According to a traditional account, moral cognition is an achievement gained over time by sharing a practice under the guidance and the example of the wise, in analogy with craft and apprenticeship. This model captures an important feature of practical reason, that is, its incompleteness, and highlights our dependence on others in obtaining moral knowledge, coherently with the socially extended mind agenda and recent findings in empirical psychology. However, insofar as it accords to exemplars’ decisive authority to determine the standard of correctness for moral cognition, the model does not offer protection against arbitrariness and discrimination. The article argues that to understand the socially distributed nature of practical knowledge, we have to discard the notion of exemplars and reconceive of others as having equal normative standing. This claim allows us to revisit the conception of autonomy as key to distributed practical knowledge. While autonomy does not amount to selfsufficiency and self-reliance, it does demand independence of judgement and stands in contrast to servility, submission, and other sorts of defective ways of relying on others. The requirement of equal standing provides the basis for distinguishing between proper and improper reliance on others.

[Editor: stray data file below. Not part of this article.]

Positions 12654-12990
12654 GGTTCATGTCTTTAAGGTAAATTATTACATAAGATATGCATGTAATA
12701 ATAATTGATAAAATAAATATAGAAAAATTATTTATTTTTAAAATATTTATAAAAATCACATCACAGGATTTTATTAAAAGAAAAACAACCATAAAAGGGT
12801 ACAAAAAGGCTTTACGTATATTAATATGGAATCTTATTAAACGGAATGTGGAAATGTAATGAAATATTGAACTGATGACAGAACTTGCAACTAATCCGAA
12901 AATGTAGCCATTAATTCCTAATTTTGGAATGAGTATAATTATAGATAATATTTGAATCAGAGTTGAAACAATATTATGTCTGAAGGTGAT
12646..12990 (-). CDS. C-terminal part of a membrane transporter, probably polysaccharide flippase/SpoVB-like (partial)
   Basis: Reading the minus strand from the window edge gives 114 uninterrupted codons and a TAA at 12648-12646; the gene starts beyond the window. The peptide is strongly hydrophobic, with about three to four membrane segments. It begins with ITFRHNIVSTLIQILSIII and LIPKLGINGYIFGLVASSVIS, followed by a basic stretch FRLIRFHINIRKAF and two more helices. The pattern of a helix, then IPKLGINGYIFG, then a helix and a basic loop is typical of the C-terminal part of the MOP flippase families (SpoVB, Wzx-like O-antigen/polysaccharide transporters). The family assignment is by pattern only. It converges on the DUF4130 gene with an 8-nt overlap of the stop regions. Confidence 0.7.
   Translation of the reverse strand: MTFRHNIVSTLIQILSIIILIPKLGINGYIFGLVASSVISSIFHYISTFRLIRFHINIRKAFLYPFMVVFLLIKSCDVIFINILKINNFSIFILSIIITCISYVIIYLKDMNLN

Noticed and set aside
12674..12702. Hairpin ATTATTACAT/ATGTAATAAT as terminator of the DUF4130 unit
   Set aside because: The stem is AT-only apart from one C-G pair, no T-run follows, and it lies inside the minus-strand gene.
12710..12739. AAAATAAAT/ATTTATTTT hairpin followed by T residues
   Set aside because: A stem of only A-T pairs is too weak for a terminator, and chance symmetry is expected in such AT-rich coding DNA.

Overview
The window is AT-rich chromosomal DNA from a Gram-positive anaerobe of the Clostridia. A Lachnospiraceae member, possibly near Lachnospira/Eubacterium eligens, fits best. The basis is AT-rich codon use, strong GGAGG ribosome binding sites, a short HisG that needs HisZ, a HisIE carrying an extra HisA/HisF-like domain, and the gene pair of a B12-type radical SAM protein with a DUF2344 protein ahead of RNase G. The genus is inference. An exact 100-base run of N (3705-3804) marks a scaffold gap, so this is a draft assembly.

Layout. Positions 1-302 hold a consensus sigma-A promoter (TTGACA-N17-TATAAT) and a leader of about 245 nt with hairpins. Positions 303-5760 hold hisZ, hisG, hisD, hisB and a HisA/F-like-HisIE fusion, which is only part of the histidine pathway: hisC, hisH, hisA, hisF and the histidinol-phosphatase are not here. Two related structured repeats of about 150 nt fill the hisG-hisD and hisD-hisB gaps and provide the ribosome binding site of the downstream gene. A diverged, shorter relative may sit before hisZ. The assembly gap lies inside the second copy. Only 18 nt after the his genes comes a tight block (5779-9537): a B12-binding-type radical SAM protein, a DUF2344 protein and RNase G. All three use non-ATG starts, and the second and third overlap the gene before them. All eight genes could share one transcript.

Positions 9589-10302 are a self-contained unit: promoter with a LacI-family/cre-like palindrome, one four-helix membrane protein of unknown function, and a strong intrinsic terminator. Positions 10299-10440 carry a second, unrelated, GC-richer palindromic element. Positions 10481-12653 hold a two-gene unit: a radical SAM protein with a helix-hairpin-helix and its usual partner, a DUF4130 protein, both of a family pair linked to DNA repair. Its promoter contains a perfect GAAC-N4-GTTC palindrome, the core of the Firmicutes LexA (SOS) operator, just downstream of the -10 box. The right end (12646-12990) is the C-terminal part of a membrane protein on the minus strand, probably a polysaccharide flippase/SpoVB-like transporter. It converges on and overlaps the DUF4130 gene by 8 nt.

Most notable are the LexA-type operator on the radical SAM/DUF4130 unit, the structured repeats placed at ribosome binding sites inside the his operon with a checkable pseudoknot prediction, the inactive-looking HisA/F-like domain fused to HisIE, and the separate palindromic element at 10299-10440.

Practical Knowledge, Equal Standing, and Proper Reliance on Others / Bagnoli, Carla. - In: THEORIA. - ISSN 1755-2567. - (2020), pp. 1-22.
|Data di pubblicazione:||2020|
|Titolo:||Practical Knowledge, Equal Standing, and Proper Reliance on Others|
|Digital Object Identifier (DOI):||http://dx.doi.org/10.1111/theo.12246|
|Citazione:||Practical Knowledge, Equal Standing, and Proper Reliance on Others / Bagnoli, Carla. - In: THEORIA. - ISSN 1755-2567. - (2020), pp. 1-22.|
|Tipologia||Articolo su rivista|
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